Dismiss Notice
Join Physics Forums Today!
The friendliest, high quality science and math community on the planet! Everyone who loves science is here!

If i know velocity, then i know acceleration right?

  1. Jan 11, 2005 #1
    For velocity at a certain particle in a simple harmonic oscillation is the following:

    v= w (anguluar frequency) times the squareroot of A^2-x^2

    but if i wanted to find the acceleration at a certain particle in a simple harmonic oscillation, i can somehow derive a formula from the above equation right? But how would u derive it?

    I know that that V= dx/dt ..and a= (d^2)x/dt^2

    ugh, i forgot my calculus, anyone clear it up for me?

    thanks
     
  2. jcsd
  3. Jan 11, 2005 #2
    for simple hamonic motion
    [tex] x = A \sin{( wt-\theta)} [/tex]
    I have no idea what is your equation looks like

    v= w (anguluar frequency) times the squareroot of A^2-x^2 :confused:

    put it in Latex pls.....
     
  4. Jan 11, 2005 #3

    dextercioby

    User Avatar
    Science Advisor
    Homework Helper

    The equations for linear harmonic oscillator are something like that
    [tex] x(t)=A\sin(\omega t+\phi)[/tex]
    [tex] v_{x}(t)=A\omega\cos(\omega t+\phi) [/tex]
    [tex] a_{x}(t)=-A\omega^{2}\sin(\omega t+\phi) [/tex]

    Then decide what are the initial conditions.And u can determine the 2 unknowns;

    Daniel.
     
  5. Jan 11, 2005 #4
    [tex] v= w \sqrt{A^2-x^2} [/tex] is that what you trying to say???
     
  6. Jan 11, 2005 #5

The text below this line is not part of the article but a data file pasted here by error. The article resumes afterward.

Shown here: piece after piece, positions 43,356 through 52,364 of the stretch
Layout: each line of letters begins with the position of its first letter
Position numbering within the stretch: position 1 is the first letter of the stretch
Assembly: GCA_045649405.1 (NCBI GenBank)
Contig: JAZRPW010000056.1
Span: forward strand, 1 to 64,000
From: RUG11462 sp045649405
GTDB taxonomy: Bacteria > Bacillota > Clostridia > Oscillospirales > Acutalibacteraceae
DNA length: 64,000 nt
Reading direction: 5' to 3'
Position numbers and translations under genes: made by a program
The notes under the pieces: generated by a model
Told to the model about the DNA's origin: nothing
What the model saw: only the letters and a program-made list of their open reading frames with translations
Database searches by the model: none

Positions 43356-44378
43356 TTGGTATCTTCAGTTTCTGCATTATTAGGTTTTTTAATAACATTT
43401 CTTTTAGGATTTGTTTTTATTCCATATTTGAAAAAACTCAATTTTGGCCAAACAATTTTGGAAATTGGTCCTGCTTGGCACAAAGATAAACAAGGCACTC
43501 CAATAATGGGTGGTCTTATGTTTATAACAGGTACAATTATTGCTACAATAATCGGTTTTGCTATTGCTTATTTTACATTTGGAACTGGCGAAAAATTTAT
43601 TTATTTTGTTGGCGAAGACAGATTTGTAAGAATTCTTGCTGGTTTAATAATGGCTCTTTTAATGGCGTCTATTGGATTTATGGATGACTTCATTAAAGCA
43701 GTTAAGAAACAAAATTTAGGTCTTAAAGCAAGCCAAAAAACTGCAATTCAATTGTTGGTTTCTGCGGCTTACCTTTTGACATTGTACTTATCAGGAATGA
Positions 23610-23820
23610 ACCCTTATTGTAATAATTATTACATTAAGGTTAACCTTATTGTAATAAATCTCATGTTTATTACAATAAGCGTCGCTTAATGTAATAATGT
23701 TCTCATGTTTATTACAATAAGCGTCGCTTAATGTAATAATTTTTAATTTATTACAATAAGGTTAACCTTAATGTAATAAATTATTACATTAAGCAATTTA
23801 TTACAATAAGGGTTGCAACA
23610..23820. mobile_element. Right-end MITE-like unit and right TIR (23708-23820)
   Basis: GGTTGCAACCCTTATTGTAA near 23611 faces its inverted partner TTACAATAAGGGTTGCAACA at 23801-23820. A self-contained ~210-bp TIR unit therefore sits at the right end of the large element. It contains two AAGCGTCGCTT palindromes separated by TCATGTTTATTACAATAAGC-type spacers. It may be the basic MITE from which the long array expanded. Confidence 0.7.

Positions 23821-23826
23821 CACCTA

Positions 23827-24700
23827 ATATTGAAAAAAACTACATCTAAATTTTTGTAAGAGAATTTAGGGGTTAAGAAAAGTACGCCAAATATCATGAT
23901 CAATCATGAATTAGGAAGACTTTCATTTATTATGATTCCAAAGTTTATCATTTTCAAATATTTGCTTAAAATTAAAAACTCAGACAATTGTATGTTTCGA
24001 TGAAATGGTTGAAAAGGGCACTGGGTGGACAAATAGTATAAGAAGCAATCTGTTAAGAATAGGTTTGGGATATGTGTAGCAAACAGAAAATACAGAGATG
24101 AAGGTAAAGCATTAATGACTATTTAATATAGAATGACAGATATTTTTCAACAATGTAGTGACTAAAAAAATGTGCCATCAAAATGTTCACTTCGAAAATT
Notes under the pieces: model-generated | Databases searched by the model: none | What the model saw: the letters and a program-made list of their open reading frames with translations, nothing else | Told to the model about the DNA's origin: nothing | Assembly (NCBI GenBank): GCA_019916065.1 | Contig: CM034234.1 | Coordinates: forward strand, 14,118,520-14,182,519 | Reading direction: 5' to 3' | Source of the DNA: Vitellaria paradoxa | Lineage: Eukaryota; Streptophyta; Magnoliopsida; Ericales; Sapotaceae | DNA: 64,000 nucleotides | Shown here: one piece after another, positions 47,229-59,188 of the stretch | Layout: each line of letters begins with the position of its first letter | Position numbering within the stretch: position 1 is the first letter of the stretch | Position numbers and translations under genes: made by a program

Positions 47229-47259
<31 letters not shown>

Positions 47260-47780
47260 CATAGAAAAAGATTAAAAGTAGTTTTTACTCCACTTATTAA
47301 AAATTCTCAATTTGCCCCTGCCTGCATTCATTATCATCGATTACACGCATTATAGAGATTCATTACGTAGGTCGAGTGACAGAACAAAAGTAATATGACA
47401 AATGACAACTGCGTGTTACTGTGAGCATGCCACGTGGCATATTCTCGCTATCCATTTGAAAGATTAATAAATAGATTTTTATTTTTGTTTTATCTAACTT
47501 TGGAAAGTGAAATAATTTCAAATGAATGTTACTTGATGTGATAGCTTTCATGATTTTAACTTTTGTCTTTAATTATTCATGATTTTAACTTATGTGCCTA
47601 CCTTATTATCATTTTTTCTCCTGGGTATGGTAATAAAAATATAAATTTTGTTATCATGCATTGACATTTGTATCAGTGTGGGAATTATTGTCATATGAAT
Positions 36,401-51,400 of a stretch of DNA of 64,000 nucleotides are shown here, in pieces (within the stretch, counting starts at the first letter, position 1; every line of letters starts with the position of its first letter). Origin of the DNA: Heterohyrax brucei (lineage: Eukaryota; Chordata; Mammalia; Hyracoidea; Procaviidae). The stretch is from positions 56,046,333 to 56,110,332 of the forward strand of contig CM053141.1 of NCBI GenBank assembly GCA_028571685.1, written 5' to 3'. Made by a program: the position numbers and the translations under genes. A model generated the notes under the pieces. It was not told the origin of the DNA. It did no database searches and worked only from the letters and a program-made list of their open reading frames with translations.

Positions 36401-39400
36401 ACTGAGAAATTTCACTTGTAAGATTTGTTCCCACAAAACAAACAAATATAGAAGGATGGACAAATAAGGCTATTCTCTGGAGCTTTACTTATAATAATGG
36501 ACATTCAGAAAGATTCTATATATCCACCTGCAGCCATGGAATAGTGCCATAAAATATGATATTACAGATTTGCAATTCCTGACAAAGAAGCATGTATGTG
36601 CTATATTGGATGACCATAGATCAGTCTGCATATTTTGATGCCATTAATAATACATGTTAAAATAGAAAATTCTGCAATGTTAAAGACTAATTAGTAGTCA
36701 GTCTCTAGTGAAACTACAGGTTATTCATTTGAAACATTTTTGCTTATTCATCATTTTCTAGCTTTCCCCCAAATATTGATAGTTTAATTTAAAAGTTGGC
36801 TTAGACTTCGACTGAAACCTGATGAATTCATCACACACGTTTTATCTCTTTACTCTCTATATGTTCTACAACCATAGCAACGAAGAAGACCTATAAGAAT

OKAY, i dunno where did you get this equation.... this is right but ppl usually don't write it this way, if you wanna find a(t) from your equation, substitude v=dx/dt, you have
    [tex] dt=dx/ (w \sqrt{A^2-x^2}) [/tex]
    integrate both side and you will have[tex] x(t) = Asin(wt+\theta)[/tex]
    after you have x(t), everything should be easy
     
  7. Jan 11, 2005 #6
    yes,

    [tex] v= w \sqrt{A^2-x^2} [/tex]

    is what i am trying to say, so how can u derive a formula from the above equation for acceleration? that is my question
     
  8. Jan 11, 2005 #7
    did i just tell you.. do the integral and find x(t)
    after you have x(t), v(t)= dx/dt, a(t) = dv/dt
     
  9. Jan 11, 2005 #8

    dextercioby

    User Avatar
    Science Advisor
    Homework Helper

    The formula is deduced from applying the law of energy conservation.Once u integrate this ODE (using the method prescribed above),you need to diff.2 times wrt to time to find the acceleration.

    Daniel.
     
Know someone interested in this topic? Share this thread via Reddit, Google+, Twitter, or Facebook

Have something to add?